Witnesses: 2 bodies with gunshot wounds found in Somali capital – The Associated Press
MOGADISHU, Somalia: Two bodies with gunshot wounds were found Monday in Somalia’s capital following two explosions and a prolonged gunbattle overnight that shook the area in northern Mogadishu, witnesses said.
Government officials declined to comment on the overnight explosions and gunfire, but the witnesses said that at least one of the explosions was from suspected insurgents throwing an explosive device at a police station in the Huriwaa district. No police officers were reported injured.
The other explosion was near an Ethiopian army base and an hours-long gunbattle ensued, but it was not clear who was fighting who.
It was near the Ethiopian base where the two bodies in civilian clothes were seen, with gunshots in the back and in the chest, said Abdi Hashi Nour, a resident in the area. It was not clear if the bodies were civilians or suspected insurgents. Nour said that they were removed by police, who cordoned off the area.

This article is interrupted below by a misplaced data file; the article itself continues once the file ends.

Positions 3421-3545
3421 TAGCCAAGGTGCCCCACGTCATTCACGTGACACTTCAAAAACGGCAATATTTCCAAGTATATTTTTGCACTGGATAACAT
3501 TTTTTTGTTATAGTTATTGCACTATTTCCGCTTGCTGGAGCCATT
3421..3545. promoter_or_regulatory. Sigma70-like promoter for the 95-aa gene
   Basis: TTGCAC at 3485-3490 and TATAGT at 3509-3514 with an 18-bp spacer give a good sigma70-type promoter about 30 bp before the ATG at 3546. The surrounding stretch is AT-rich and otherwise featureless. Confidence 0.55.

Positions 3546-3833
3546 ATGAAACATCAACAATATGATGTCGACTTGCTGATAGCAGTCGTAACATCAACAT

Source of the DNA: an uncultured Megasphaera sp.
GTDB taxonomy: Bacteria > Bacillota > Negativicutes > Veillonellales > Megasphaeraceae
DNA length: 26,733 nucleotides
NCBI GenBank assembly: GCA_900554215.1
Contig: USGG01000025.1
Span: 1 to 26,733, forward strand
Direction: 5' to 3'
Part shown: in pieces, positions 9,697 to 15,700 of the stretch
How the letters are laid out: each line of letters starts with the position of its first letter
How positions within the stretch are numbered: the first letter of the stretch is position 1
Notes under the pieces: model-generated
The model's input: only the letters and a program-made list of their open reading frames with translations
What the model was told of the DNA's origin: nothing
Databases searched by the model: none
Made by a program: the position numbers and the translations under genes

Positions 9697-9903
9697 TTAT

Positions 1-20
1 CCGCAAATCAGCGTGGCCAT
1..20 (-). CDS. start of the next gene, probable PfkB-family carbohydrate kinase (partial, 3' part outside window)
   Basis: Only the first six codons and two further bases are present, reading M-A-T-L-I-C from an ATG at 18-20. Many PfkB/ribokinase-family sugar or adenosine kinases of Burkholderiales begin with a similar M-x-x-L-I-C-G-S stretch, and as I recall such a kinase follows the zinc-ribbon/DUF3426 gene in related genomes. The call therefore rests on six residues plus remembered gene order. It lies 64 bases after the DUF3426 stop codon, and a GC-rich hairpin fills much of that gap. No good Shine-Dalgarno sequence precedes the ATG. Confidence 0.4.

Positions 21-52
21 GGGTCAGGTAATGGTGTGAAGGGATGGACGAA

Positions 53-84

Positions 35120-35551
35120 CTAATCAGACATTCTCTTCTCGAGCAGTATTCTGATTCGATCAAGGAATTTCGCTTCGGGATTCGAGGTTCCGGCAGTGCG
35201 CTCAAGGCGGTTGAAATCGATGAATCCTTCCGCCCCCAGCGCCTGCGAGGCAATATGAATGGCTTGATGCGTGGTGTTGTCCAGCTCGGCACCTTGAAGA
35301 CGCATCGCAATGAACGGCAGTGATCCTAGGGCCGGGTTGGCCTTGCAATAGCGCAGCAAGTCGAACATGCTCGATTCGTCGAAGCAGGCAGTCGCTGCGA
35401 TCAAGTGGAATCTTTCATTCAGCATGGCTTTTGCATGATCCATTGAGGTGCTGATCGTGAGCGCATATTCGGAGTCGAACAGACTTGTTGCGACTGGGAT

“The fighting is not over in our district,” said another resident, Abdulkadir Shidane Ali. “There are bomb attacks every night on the bases of either government soldiers or the Ethiopians by unknown men and we pay the price because a curfew has been imposed. We face arbitrary arrests and are caught up in gunbattles.”
Government spokesman Abdi Haji Gobdon and the police commander of Huriwaa district, Col. Abdi Hassan, declined to comment.
Ethiopia reopened its embassy in Mogadishu on Sunday for the first time since the countries fought a war 30 years ago, strengthening the nations’ ties as Somalia tries to stave off an Islamic insurgency.
Somalia’s government has struggled to survive since forming with backing from the United Nations in 2004, and was sidelined by a radical Islamic group until Ethiopia’s military intervened Dec. 24 and turned the tide.
But insurgents linked to the Islamic group, known as the Council of Islamic Courts, have launched an Iraq-style guerrilla war, saying the government is allowing Ethiopia to “occupy” the country. The U.S. has long accused the group of having ties to al-Qaida, which the council denies.
Last month, the government declared victory over the insurgents, who want Somalia to become an Islamic state. Battles killed at least 1,670 people between March 12 and April 26. Months of violence drove about a fifth of Mogadishu’s 2 million residents to flee for safety since February.
The Council of Islamic Courts ruled much of southern Somalia for six quiet months in 2006 before being driven from power by Somali troops and their Ethiopian allies.